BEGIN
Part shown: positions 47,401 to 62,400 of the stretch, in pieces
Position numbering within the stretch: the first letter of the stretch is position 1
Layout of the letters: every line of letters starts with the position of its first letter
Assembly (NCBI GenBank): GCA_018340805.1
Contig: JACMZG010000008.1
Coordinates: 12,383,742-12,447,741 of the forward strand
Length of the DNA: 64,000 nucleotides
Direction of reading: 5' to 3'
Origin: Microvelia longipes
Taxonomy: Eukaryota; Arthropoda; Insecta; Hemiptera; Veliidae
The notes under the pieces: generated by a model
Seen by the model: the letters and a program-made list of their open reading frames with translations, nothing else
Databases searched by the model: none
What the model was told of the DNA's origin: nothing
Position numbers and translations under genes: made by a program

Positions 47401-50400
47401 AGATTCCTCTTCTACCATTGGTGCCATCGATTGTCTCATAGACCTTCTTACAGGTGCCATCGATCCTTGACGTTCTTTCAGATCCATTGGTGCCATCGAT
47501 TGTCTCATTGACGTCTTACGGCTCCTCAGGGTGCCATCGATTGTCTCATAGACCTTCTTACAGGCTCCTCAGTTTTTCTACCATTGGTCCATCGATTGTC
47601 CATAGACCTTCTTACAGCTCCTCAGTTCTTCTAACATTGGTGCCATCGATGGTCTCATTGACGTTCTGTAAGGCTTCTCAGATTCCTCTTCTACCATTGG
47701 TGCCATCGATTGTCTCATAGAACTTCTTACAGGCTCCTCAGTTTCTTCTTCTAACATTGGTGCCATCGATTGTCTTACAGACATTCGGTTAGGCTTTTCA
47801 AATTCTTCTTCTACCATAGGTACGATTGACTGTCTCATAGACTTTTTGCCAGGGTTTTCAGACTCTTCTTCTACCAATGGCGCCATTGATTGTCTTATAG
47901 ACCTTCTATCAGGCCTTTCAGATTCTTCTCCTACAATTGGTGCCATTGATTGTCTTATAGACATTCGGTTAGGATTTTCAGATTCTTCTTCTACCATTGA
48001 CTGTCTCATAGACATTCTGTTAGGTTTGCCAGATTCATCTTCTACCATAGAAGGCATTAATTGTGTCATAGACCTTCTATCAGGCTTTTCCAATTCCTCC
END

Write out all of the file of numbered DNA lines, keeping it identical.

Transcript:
Part shown: positions 47,401 to 62,400 of the stretch, in pieces
Position numbering within the stretch: the first letter of the stretch is position 1
Layout of the letters: every line of letters starts with the position of its first letter
Assembly (NCBI GenBank): GCA_018340805.1
Contig: JACMZG010000008.1
Coordinates: 12,383,742-12,447,741 of the forward strand
Length of the DNA: 64,000 nucleotides
Direction of reading: 5' to 3'
Origin: Microvelia longipes
Taxonomy: Eukaryota; Arthropoda; Insecta; Hemiptera; Veliidae
The notes under the pieces: generated by a model
Seen by the model: the letters and a program-made list of their open reading frames with translations, nothing else
Databases searched by the model: none
What the model was told of the DNA's origin: nothing
Position numbers and translations under genes: made by a program

Positions 47401-50400
47401 AGATTCCTCTTCTACCATTGGTGCCATCGATTGTCTCATAGACCTTCTTACAGGTGCCATCGATCCTTGACGTTCTTTCAGATCCATTGGTGCCATCGAT
47501 TGTCTCATTGACGTCTTACGGCTCCTCAGGGTGCCATCGATTGTCTCATAGACCTTCTTACAGGCTCCTCAGTTTTTCTACCATTGGTCCATCGATTGTC
47601 CATAGACCTTCTTACAGCTCCTCAGTTCTTCTAACATTGGTGCCATCGATGGTCTCATTGACGTTCTGTAAGGCTTCTCAGATTCCTCTTCTACCATTGG
47701 TGCCATCGATTGTCTCATAGAACTTCTTACAGGCTCCTCAGTTTCTTCTTCTAACATTGGTGCCATCGATTGTCTTACAGACATTCGGTTAGGCTTTTCA
47801 AATTCTTCTTCTACCATAGGTACGATTGACTGTCTCATAGACTTTTTGCCAGGGTTTTCAGACTCTTCTTCTACCAATGGCGCCATTGATTGTCTTATAG
47901 ACCTTCTATCAGGCCTTTCAGATTCTTCTCCTACAATTGGTGCCATTGATTGTCTTATAGACATTCGGTTAGGATTTTCAGATTCTTCTTCTACCATTGA
48001 CTGTCTCATAGACATTCTGTTAGGTTTGCCAGATTCATCTTCTACCATAGAAGGCATTAATTGTGTCATAGACCTTCTATCAGGCTTTTCCAATTCCTCC